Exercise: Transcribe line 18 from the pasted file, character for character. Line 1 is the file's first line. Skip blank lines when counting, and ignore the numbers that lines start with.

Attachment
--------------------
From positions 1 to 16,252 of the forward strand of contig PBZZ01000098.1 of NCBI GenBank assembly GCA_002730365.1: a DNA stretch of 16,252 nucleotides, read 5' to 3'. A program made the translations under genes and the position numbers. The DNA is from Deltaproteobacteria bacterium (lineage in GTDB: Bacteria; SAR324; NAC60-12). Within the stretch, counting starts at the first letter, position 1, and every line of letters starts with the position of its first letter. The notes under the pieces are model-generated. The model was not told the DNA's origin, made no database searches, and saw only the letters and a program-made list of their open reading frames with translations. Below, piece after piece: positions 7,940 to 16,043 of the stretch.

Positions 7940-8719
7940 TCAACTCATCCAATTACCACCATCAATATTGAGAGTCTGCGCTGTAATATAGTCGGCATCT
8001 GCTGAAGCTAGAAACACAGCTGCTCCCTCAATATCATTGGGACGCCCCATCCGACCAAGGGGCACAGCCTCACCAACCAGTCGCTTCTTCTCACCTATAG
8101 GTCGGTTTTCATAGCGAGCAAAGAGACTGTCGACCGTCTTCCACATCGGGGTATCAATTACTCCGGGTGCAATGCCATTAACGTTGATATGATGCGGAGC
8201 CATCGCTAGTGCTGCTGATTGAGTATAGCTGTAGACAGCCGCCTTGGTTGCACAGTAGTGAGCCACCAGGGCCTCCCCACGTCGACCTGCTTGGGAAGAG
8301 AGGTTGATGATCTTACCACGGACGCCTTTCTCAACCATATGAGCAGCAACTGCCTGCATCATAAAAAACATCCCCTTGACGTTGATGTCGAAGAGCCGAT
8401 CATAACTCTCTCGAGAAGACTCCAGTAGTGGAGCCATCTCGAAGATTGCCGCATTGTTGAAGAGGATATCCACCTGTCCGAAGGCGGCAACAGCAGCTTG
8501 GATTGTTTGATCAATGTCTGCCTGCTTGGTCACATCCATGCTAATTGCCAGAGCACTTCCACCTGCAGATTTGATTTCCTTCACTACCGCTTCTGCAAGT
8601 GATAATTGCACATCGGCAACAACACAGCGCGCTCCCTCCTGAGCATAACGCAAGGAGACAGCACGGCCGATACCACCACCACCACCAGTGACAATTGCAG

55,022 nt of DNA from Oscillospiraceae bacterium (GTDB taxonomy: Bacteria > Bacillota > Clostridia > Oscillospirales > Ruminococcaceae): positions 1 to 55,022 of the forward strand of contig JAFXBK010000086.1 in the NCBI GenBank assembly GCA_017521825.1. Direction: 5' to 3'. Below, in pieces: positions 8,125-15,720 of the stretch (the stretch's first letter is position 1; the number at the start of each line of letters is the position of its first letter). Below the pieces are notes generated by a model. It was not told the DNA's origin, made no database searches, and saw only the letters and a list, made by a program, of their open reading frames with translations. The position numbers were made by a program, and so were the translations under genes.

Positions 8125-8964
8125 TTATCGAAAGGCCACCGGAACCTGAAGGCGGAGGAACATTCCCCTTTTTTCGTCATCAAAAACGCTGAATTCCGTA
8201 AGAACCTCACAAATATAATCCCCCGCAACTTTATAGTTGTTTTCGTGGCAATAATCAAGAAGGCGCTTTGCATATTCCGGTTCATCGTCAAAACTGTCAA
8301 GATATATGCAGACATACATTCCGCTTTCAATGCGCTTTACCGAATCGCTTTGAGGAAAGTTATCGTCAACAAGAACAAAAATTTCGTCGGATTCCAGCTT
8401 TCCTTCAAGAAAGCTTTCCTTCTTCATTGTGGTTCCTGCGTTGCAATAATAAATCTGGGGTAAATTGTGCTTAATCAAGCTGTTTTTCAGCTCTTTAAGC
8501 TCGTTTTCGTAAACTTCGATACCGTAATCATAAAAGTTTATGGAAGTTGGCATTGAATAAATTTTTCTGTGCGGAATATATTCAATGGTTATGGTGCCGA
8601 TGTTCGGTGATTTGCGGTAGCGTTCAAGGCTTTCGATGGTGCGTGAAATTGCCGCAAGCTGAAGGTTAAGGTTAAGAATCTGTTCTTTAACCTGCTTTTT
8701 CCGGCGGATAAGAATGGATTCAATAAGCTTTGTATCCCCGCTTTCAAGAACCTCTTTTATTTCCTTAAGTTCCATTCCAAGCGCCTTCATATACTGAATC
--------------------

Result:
8601 TGTTCGGTGATTTGCGGTAGCGTTCAAGGCTTTCGATGGTGCGTGAAATTGCCGCAAGCTGAAGGTTAAGGTTAAGAATCTGTTCTTTAACCTGCTTTTT